Best Stocks for 2018: Enterprise Products Has Some Catching Up To Do

There's still time for Enterprise Partners to mount more gains

The 10 Best Stocks for 2017

Editor’s note: This column is part of our Best Stocks for 2018 contest. Charles Sizemore’s pick for the contest is Enterprise Products Partners (NYSE:EPD).

As we approach the end of June, my pick in InvestorPlace’s Best Stocks for 2018 contest — blue-chip natural gas pipeline operator Enterprise Products Partners (NYSE:EPD) — is up a modest 6%, putting me in eighth place.

A 6% total return isn’t a disaster in a year in which the S&P 500 is up less than 2%, as it is at the time of this writing. But it’s a far cry from the 106%, 85% and 59% year-to-date returns currently enjoyed by Etsy (NASDAQ:ETSY), Twitter (NASDAQ:TWTR) and Chipotle Mexican Grill (NYSE:CMG).

Looking Forward in EPD Stock

Best Stocks for 2018: Enterprise Products Has Some Catching Up To Do: EPD stock

I never like conceding defeat, and there is still a lot of time left in 2018. But barring a total collapse in tech (and burrito) stocks — and a major rally in conservative dividend players like EPD — it’s going to be no easy feat.

That’s OK. You can’t win ‘em all. But if I can get my readers a respectable return without taking excessive risk, then I’ve done my job. And regardless of what happens with the rest of the contestants for the remainder of 2018, I expect Enterprise Products to be one of the best performers in the second half. Total returns of well over 20% this year should be achievable.

As a quick review, Enterprise Products is one of the largest pipeline companies in the world with approximately 50,000 miles of pipelines carrying primarily natural gas liquids. It also owns a veritable empire of storage facilities, processing plants and export facilities.

Enterprise Products’ mediocre returns this year have very little to do with company performance. Enterprise has continued to plug along as always, and first-quarter operating results were excellent. Enterprise boosted distributable cash flow to a record $1.4 billion, easily covering its distribution by 1.5 times. This MLP has one of the safest cash distributions in the sector, and it’s not at all shy about raising it. Last quarter, Enterprise marked its 55th consecutive quarter of distribution hikes, raising the payout by about 3%.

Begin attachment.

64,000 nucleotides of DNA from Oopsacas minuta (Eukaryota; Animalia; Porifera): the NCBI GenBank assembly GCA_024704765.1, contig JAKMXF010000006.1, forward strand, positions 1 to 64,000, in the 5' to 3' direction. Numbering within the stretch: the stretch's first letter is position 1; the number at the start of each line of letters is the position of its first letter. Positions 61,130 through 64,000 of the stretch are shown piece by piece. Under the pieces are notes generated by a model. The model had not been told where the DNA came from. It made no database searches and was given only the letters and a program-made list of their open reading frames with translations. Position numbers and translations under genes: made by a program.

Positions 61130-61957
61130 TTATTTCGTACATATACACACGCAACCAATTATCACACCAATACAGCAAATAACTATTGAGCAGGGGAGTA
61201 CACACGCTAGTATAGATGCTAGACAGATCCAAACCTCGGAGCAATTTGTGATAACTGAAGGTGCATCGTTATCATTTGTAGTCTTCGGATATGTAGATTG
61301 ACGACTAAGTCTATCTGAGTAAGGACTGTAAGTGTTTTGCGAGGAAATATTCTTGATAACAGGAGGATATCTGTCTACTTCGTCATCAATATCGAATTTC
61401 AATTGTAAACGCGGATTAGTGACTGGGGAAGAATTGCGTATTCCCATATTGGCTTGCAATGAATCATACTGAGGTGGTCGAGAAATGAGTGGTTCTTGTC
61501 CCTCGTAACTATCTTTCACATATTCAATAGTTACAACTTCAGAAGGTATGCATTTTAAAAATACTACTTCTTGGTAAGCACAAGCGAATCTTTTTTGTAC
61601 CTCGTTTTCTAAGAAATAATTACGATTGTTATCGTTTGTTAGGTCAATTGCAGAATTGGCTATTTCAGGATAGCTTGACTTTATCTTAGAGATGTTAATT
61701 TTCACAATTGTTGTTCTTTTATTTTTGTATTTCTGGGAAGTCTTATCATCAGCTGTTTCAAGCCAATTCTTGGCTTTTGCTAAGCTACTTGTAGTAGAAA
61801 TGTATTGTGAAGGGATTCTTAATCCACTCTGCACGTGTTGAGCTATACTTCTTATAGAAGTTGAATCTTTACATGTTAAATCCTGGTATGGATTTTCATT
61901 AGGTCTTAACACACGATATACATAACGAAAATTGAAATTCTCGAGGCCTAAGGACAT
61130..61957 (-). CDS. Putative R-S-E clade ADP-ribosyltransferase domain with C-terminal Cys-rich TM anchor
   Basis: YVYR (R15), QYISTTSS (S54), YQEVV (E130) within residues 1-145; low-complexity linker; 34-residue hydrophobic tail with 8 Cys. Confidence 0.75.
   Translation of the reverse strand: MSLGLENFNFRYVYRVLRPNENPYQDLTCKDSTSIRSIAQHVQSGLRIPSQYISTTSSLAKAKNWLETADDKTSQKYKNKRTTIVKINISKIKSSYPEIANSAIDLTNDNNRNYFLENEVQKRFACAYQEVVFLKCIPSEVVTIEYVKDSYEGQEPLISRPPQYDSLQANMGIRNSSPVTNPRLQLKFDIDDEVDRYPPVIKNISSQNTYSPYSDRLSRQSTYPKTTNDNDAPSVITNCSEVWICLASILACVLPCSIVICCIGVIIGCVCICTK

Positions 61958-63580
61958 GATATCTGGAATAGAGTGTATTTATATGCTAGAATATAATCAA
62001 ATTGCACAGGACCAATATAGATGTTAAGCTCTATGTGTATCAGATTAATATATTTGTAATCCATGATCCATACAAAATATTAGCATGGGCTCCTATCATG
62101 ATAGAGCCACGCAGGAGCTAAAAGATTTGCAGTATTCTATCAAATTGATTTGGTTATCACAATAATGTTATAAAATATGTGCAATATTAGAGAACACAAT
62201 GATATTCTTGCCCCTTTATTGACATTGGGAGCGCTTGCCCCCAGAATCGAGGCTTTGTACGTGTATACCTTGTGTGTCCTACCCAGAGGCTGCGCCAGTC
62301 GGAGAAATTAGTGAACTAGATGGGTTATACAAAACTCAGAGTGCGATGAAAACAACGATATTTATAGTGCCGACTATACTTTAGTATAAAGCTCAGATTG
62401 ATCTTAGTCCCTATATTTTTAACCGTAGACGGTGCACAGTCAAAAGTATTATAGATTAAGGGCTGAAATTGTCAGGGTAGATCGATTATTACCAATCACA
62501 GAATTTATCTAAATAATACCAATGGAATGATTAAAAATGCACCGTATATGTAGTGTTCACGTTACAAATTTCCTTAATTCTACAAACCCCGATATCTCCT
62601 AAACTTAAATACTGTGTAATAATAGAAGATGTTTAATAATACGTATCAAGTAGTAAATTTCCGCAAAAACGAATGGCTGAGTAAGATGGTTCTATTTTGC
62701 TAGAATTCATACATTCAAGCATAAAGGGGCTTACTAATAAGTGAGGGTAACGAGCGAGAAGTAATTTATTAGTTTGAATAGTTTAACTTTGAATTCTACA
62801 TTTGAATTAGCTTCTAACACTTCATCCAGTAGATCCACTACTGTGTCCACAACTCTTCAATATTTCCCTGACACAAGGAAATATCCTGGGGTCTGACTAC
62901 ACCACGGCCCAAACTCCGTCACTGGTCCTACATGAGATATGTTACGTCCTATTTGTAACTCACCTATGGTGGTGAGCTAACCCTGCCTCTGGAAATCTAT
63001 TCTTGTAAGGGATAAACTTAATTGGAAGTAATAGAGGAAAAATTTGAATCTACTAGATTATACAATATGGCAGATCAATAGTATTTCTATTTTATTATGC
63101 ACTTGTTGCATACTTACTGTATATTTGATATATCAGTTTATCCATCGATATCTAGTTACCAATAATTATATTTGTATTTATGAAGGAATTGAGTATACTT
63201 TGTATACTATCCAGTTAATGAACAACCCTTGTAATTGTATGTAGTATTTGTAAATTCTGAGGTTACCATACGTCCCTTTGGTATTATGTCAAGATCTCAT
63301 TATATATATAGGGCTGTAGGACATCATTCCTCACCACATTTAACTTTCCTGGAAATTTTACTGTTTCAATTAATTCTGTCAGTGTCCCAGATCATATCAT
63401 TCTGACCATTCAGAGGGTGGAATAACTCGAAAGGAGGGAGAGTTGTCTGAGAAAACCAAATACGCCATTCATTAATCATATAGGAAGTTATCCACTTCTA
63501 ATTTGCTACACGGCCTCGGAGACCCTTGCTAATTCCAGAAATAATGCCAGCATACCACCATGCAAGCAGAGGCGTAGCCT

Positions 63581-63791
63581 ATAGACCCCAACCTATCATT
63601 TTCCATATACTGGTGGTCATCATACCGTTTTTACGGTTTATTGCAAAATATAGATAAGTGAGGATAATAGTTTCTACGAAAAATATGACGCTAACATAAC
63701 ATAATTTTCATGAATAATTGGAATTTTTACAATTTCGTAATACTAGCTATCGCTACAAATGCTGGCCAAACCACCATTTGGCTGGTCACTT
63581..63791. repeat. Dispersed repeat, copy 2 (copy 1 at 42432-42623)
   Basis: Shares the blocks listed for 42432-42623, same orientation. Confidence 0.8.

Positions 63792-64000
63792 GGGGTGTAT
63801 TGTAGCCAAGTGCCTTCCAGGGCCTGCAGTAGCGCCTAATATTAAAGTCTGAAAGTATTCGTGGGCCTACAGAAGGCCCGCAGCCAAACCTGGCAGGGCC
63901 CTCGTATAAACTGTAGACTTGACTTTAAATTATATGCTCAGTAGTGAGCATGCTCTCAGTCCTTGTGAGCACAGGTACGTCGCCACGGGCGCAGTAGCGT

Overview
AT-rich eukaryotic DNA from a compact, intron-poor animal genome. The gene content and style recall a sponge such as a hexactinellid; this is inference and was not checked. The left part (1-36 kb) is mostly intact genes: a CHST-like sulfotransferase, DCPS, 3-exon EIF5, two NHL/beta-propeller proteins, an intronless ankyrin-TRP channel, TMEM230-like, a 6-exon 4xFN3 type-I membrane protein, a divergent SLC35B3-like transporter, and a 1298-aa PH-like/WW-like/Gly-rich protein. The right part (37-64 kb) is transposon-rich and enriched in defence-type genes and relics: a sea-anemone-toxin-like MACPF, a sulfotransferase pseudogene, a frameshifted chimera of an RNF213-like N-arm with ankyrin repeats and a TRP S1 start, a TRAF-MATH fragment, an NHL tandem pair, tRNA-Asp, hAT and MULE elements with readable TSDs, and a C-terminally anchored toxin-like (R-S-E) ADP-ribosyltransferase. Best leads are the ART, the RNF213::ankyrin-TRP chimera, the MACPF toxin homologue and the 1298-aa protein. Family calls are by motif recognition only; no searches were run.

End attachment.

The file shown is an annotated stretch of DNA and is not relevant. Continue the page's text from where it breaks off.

The lack of investor enthusiasm has far more to do with interest rates fears and, to a lesser extent, energy prices.

Rising bond yields hit MLPs particularly hard and from two distinct fronts. The first is operational. MLPs tend borrow heavily to finance their growth projects, and every dollar paid in interest is a dollar no longer available to finance new growth or to distribute to unitholders.

MLPs also compete with bonds as income investments. Rising bond yields mean falling bond prices … along with falling prices for competing assets like MLPs.

I’m not particularly concerned on either front. Enterprise Products carries far less leverage than most of its peers, and the MLP made a wise decision several months ago to slow distribution growth and fund more its growth initiatives with retained earnings.

And regarding EPD’s attractiveness relative to bonds, the numbers speak for themselves. Today, EPD shares yield 6.3%, more than double the yield on the 10-year U.S. Treasury (2.9% at time of writing).

Furthermore, I think it is highly likely that bond yields have peaked for the foreseeable future. With the Federal Reserve dampening the economy with rate hikes and with inflation still mostly at bay, there is no obvious catalyst to send bond yields higher. Interestingly, Morgan Stanley would seem to agree with me. On June 24, the bank’s head of interest rate strategy announced his view that yields had peaked for the year.

That remains to be seen, of course. But even if yields do go a little higher from here, EPD’s yield remains very compelling.

EPD’s 6% year-to-date return can appear deceptive, as this year has been anything but a steady and smooth ride. The stock enjoyed a nice start to the year but took the February selloff particularly hard, losing nearly 20% of its value. EPD recovered its losses and pushed to new highs in early June before correcting moderately due to trade war fears and an agreement by OPEC to boost production.

It’s an odd market when a company this stable operationally has a stock that is this volatile. But such is the market we’re in.

I can’t say with any confidence that the broader market will be higher by year end … or even that EPD’s share price ends the year higher (though I expect it will). If we get a repeat of February’s volatility, all bets are off.

That said, if you’re looking for a rock-solid income producer that raises its distribution like clockwork, EPD is going to be hard to beat.

As of this writing, Charles Sizemore was long EPD.

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